Miolea Organic Farm

  (Adamstown, Maryland)
Organic Farming from a City Boy's Perspective
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Happy chickens

I read that more and more of us are starting backyard chicken pens.  If you've ever had a fresh egg you can understand why.  We read a lot about raising chickens, specifically layers, before we actually took the leap.  As I've lamented before mortality bothers us and was one of the main reasons it took us so long to incorporate hens into our farm model.

But I have to tell you it has been an experience that I wouldn't change.  We've had some sad times but the hens have brought us more joy than sorrow.  We've picked up veterinary tips and tricks and have become quite adept at handling situations as they arise.  One on the most important things to know when raising hens in your backyard is what to look for in terms of health and how to detect unhealthy situations as quickly as you can before the problem spreads to the entire flock..

We had never thought of chickens as being happy but I guess like most things you are either stressed or not stressed.  If not stressed then I guess you could consider the bird to be what we would call happy.  You can tell signs of stress and negative stress affects taste if a bird has been stressed for extended periods.  Anything subjected to long periods of stress is going to have problems.  That's why cows, pigs, chickens or any animal raised on these confinment farms are pumped up with anti-biotics, hormones and other synthetic substances.  They were not meant to live that way.  Evolution has prepared them to be grazers, hence the term ruminant.  Not in confinment yards where they stand and sleep in their own excrement laden pens with no hope of getting on grass.

First and foremost you must know what signs to look for in chickens and you must be able to compare it to what a healthy chicken looks like.  The first signs of any problem with a layer is that they will not be themselves.  We have learned that if we see any anomally whatsoever we need to act upon it.  Meaning if there is the slightest change in the bird, isolate her from the rest of the flock and give it a health check.  You should always have a hospital pen available.  This is usually an enclosed area that has food, water, a nest and a roost.  I've seen a little 2 chicken box setup for this purpose.  The last thing you need to worry about if you have a sick chicken is where are you going to put it when isolated from the flock.  Even if you do not have a special place at least know what you will do if isolation is needed.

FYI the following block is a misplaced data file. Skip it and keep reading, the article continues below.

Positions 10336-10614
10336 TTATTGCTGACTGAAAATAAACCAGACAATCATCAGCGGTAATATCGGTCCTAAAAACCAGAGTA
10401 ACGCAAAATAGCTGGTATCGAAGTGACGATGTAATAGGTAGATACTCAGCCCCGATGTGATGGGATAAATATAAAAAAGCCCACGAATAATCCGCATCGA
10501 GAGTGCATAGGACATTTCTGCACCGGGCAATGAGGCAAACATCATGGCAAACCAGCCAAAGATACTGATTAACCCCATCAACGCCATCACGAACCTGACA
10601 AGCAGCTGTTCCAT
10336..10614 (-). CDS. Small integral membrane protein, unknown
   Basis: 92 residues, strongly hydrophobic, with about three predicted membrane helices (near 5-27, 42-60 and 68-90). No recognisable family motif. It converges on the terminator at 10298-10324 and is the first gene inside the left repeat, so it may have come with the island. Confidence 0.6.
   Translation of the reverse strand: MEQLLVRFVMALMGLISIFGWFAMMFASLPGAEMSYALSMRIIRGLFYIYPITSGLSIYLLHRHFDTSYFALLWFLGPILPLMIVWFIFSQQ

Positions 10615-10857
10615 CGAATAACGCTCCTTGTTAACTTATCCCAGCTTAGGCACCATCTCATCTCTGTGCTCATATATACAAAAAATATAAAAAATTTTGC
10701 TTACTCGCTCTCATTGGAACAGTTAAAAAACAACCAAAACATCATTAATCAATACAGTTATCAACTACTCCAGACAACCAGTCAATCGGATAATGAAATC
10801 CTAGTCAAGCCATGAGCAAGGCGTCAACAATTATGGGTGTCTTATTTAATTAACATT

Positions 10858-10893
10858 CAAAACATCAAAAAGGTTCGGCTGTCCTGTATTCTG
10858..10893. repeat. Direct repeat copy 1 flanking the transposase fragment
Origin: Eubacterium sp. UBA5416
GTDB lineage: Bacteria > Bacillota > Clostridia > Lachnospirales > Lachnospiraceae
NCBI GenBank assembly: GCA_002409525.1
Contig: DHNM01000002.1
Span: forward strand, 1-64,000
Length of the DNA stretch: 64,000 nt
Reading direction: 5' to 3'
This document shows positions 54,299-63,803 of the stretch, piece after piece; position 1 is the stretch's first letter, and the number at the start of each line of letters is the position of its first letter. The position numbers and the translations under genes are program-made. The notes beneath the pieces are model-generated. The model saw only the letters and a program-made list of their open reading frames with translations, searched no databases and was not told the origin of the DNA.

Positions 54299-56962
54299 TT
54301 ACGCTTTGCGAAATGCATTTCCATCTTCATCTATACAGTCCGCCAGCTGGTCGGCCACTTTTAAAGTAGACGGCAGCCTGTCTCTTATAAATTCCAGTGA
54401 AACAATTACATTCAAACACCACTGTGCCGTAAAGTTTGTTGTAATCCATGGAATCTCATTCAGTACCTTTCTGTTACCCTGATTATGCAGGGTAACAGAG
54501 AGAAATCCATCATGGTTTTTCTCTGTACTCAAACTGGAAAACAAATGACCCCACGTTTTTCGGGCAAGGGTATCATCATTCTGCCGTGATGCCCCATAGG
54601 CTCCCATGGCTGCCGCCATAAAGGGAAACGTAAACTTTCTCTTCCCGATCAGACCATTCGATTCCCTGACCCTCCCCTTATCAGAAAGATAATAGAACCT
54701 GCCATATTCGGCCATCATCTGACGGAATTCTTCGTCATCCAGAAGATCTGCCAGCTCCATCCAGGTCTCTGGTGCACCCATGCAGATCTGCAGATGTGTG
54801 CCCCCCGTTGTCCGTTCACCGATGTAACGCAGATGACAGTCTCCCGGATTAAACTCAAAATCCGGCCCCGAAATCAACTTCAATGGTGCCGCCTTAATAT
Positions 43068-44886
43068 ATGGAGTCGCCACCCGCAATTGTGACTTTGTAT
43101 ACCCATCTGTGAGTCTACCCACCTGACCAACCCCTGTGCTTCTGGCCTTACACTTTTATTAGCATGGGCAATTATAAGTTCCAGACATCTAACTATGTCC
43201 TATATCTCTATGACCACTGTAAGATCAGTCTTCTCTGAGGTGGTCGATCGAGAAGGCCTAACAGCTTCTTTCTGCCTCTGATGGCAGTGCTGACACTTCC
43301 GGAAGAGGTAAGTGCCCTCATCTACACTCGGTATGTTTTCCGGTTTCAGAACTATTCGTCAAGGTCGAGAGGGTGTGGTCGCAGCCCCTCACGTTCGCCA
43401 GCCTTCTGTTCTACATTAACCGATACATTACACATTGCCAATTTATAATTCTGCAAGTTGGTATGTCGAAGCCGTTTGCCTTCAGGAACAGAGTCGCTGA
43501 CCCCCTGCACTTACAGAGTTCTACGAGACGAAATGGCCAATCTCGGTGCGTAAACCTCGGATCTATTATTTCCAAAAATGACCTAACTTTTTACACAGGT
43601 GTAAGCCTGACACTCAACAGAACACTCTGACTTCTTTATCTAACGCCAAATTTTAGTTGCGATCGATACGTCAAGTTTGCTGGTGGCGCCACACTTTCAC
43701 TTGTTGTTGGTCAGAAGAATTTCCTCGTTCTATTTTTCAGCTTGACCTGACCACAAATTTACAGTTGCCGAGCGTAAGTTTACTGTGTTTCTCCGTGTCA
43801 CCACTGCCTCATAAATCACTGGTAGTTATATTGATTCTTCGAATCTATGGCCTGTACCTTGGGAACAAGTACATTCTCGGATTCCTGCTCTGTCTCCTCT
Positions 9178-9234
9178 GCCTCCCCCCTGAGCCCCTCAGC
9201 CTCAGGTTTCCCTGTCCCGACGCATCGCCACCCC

We've lost a chicken or two because when we saw a problem it didn't look like a problem to us.  Like counting 11 chickens when there should be 12.  Then the next day counting ten hens when there should be 12.  Then coming outside on day three in the morning and seeing the neighbors dog in the pen.  Or you see a hen in the nesting box that doesn't sound right.  They normally are vocal when laying but this is an agitated kind of squawking.  I guess the rule of thumb should be if in your mind you question ANYTHING then do something about it.  Isolate the bird and examine it.  This action also protects the rest of the flock.

A healthy chicken will be active, pecking and scratching and chasing anything that flies within its eyesight.  However, they are not constantly active and you will sometimes find them taking a dirt bath.  They will scratch up the soil making a nice indentation in the earth which has all of this fluffy dirt they just created.  They'll sit in it and roll and flap there wings and just have a grand old time.  When they get up watch out, much like a wet dog they will shake and a mini dust shower come's extruding from their body.

Healthy birds have clear eyes, beak and nostrils.  There should be no discharges dried or otherwise.  Their combs and wattles should be red.  There should be no limp or what's known as bumblefoot in their gate.  Their vent should be pink and the feathers around the vent clean.  If the feathers around the vent are dirty then she could have diarreha.  Food intake varies by stage of development, weather and species.  I've found the following site to be very helpful; http://www.ces.ncsu.edu/depts/poulsci/tech_manuals/small_flock_resources.html  

During the winter chickens eat more because eating helps them to stay warm.  It seems water intake is constant but in warmer times it does go up.  It is important to note that they should always have plenty of water and food.  The last thing you want to do is promote competition in the flock. 

There should be plenty of roosting, nesting and roaming space.   If any of these things are lacking you will promote competiion within the flock and only the strongest will survive.  If there is plenty of room( a good rule of thumb is at least four square feet per bird inside (at night) and eight outside), water and food, your entire flock will be happy and even the runts will get enough to eat and drink.  Productivity, in turn, will be higher if the bird is happy.  You'll get more eggs and tastier meat.

If you are raising meat birds there is a strong belief that a bird rasied in a stressful environement will not taste as good as a bird in a stress-free environment.  If you don't believe me do a taste test yourself. buy a store bought chicken and a free range chicken.  Prepare them identically and give your family and friends a blind test taste.  You will pay more for a free range chicken but know that it cost us more to raise them.  But a free range chicken will be free of hormones, steriods, anti-biotics and other synthetic substances that do come with chickens from the industrial food complex.

See what your family and friends say.  Let them vote and then send us the results.  We'll compile and post what we get.

Buy Local - from a farmer not a chain hard selling the fact.

 

 
 
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